Bandar Malaysia is set to become the world’s most well-connected city. Yesterday, three landmark agreements were signed between Ministry of Finance Incorporated, Johor-China consortium IWCH-CREC Sdn Bhd and other parties. It will become a regional commercial hub, if not a global one. It will, too, become a regional transportation hub going south, connecting Kuala Lumpur and Singapore via the High-Speed Rail (HSR) link, a journey that will take a mere 90 minutes. Going north will be another HSR link that will reach Bangkok and beyond. Locally, it will be a multimodal transportation hub, with rail and tram links, and a road network not unlike KL Sentral, where every road, rail and bus link converges and disperses.
Located in Sungai Besi, it is a 196.7ha mixed urban development intended as a catalyst for the transformation of Greater Kuala Lumpur. In its latest envisaged incarnation, it is designed to be a world-class integrated city, where commerce, leisure and living happen, again, not unlike KL Sentral, but on a much grander scale; globally linked to the Pan-Asia Railway Network that connects to Beijing and, most importantly, the New Silk Route, which China is developing in cooperation with Russia, Iran, India and most countries in the Eurasian continent. In short, an integrated HSR system will provide land links, thus, shrinking Earth’s largest land mass, Eurasia. That it will become the heart of Asean is not an exaggeration. Bandar Malaysia will be its transport dispersal and convergence centre, making it an attractive home for the regional headquarters of multinational corporations. As a major shareholder, China Railway Group Ltd (CREC) intends to build its regional centre, worth US$2 billion (RM8 billion), in Bandar Malaysia. This brings total Chinese foreign direct investment in Malaysia to new heights. CREC, with its joint-venture partner, Iskandar Waterfront Holdings Sdn Bhd, which has interest held by Kumpulan Prasarana Rakyat Johor, paid RM7.41 billion to acquire a 60 per cent equity in Bandar Malaysia.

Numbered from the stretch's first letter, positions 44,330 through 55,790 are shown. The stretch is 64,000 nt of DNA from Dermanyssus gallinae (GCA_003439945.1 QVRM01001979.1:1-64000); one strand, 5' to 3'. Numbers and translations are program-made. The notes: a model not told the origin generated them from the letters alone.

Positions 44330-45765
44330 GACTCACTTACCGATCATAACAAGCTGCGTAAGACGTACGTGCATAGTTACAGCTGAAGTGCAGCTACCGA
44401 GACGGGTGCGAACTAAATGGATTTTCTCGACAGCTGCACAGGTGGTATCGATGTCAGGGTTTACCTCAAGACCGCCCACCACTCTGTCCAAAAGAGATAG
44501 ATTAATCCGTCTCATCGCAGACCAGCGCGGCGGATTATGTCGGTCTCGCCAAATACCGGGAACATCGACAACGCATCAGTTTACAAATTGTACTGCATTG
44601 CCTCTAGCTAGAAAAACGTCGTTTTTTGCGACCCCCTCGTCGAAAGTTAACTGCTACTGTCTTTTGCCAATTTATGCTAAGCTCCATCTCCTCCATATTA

The metropolis will have canals, lakes and a green belt that takes it to 16.2ha — a central park acting as a green lung. It will also house medical and international education hubs. Culture will be a large feature, reflecting Malaysia’s multicultural character. A sunken plaza will be the centre of the Bandar Malaysia integrated underground city, with pedestrian walkways leading to a theme park, a music theatre, and cultural and heritage venues. Ample parking bays and a 20km electric train route make the underground city a natural leisure and recreational centre. Cutting to the chase, Bandar Malaysia will be a modern mega city, featuring cutting-edge technology, whether green or cyber, which makes it a natural as a global business and financial centre. However, that is the physical infrastructure. To realise this vision, there needs to be a transformed mentality of efficiency, honesty and dedication among Malaysians. The people must share the dream if the intended harvest is to be reaped. “We build the future.”